Andricus mellificus Nicholls, Stone & Melika, 2021

Melika, George, Nicholls, James A., Abrahamson, Warren G., Buss, Eileen A. & Stone, Graham N., 2021, New species of Nearctic oak gall wasps (Hymenoptera: Cynipidae, Cynipini), Zootaxa 5084 (1), pp. 1-131 : 46-49

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Andricus mellificus Nicholls, Stone & Melika

sp. nov.

Andricus mellificus Nicholls, Stone & Melika , sp. nov.

Figs. 159–171 View FIGURES 159–164 View FIGURES 165–170 View FIGURE 171

Type material: HOLOTYPE female “ USA, Arizona, Chiricahua Mnts nr Portal. Leg. J. Nicholls. 2008.04.06. Code AZ1973, spAZb7; ex Quercus arizonica . PARATYPES: 2 females with the same labels as the holotype. The holotype is deposited at the USNM , 2 female at the PHDNRL .

Etymology. Named after the behavior of this species in inducing galls that secrete nectar.

Diagnosis. The gall is very distinctive; no other species from Arizona are known to induce such a specifically shaped and coloured gall ( Fig. 171 View FIGURE 171 ).

Description. Female ( Figs. 159–170 View FIGURES 159–164 View FIGURES 165–170 ). Head, mesosoma black, metasoma dark brown, antennae, mouthparts, tegulae, legs brown.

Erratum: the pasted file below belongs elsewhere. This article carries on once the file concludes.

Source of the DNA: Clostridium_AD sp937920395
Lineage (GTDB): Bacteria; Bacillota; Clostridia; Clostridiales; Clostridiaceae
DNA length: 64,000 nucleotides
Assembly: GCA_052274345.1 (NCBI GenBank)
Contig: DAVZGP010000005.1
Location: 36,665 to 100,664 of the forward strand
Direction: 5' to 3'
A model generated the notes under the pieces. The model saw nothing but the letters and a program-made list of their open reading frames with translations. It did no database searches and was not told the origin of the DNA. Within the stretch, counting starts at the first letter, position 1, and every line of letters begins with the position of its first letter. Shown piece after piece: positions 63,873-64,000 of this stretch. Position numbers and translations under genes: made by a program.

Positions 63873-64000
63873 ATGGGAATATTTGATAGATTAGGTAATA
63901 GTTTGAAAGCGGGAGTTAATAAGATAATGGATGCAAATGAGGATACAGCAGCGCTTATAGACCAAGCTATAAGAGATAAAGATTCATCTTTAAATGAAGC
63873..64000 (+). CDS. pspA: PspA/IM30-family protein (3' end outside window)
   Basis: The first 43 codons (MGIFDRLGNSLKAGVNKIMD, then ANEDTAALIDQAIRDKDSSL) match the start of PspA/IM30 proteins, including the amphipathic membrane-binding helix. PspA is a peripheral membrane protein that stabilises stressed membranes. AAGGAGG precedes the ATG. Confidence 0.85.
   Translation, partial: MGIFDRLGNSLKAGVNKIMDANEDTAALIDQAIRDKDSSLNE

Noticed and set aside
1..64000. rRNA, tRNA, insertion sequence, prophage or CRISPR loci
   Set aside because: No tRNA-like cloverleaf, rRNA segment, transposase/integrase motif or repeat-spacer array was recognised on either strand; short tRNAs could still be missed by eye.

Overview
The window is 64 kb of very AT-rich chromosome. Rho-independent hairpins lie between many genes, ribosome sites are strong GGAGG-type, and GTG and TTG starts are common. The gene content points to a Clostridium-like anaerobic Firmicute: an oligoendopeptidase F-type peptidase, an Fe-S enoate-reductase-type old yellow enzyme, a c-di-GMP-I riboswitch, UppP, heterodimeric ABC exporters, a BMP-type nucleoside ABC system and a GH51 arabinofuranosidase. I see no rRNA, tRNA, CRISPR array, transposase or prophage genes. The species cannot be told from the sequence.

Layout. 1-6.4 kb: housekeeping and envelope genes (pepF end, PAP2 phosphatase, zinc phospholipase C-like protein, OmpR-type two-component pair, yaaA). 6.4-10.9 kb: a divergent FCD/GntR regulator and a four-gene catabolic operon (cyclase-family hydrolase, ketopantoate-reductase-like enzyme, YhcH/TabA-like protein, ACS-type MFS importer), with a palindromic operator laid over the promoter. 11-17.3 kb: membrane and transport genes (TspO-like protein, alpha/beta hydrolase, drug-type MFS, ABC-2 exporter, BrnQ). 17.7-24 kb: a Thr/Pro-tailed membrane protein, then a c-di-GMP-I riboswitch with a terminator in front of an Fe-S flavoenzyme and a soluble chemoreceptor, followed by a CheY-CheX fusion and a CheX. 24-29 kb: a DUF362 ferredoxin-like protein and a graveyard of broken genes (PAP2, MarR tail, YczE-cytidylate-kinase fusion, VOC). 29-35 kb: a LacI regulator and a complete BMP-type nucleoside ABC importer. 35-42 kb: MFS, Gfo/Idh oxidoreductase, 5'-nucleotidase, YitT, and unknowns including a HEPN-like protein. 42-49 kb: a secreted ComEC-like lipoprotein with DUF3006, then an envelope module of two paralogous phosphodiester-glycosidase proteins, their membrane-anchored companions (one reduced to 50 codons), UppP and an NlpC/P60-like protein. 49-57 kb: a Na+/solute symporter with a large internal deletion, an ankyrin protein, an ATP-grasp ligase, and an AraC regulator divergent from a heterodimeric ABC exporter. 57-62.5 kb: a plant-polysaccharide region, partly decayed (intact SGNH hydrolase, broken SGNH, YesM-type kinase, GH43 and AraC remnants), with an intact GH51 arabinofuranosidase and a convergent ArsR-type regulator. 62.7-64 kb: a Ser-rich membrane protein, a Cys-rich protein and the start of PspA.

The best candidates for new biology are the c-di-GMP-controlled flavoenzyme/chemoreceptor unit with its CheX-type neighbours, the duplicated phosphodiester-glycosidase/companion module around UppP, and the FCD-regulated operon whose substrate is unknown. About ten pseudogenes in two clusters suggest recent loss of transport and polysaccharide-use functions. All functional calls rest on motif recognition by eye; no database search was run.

Head delicately coriaceous, with sparse white setae, denser on lower face; rounded, only slightly broader than high and slightly broader than mesosoma in frontal view, 1.9× as broad as long in dorsal view. Gena coriaceous, slightly broadened behind eye in frontal view, narrower than transverse diameter of eye in lateral view. Malar space delicately coriaceous, glabrous, with a few delicate striae radiating from clypeus and not reaching eye; eye 2.9× as high as length of malar space. Eyes slightly converging ventrally. POL 2.1× as long as OOL; OOL 1.3× as long as diameter of lateral ocellus and equal to LOL; lateral ocelli slightly larger than central ocellus. Transfacial distance as long as height of eye; diameter of antennal torulus 1.8× as long as distance between them, distance between torulus and eye 1.3× as long as diameter of torulus; lower face coriaceous, with white long setae, without striae; slightly elevated median area coriaceous. Clypeus trapezoid, slightly broader than high, smooth, glabrous, with a few long setae; ventrally rounded, not emarginate and without median incision; anterior tentorial pit small, rounded, epistomal sulcus and clypeo-pleurostomal line distinct. Frons uniformly and delicately coriaceous, without striae; interocellar area delicately coriaceous and slightly elevated. Vertex delicately coriaceous; occiput with delicate transverse parallel rugae; postocciput smooth, glabrous; postgena coriaceous, with white setae; posterior tentorial pit large, ovate, area below impressed; occipital foramen higher than height of postgenal bridge; hypostomal carina emarginate, continuing into postgenal sulci which diverge towards occipital foramen, postgenal bridge anteriorly broader. Antenna longer than head+mesosoma, with 12 flagellomeres (in some paratypes suture between F12 and F11 indistinct), pedicel slightly longer than broad, all flagellomeres slightly broadened towards apex, F1 1.3× as long as pedicel and equal in length to F2, F2 slightly longer than F3, F3=F4, F5–F7 equal in length, F7–F12 shorter than preceding flagellomeres and equal in length, placodeal sensilla on F4–F12.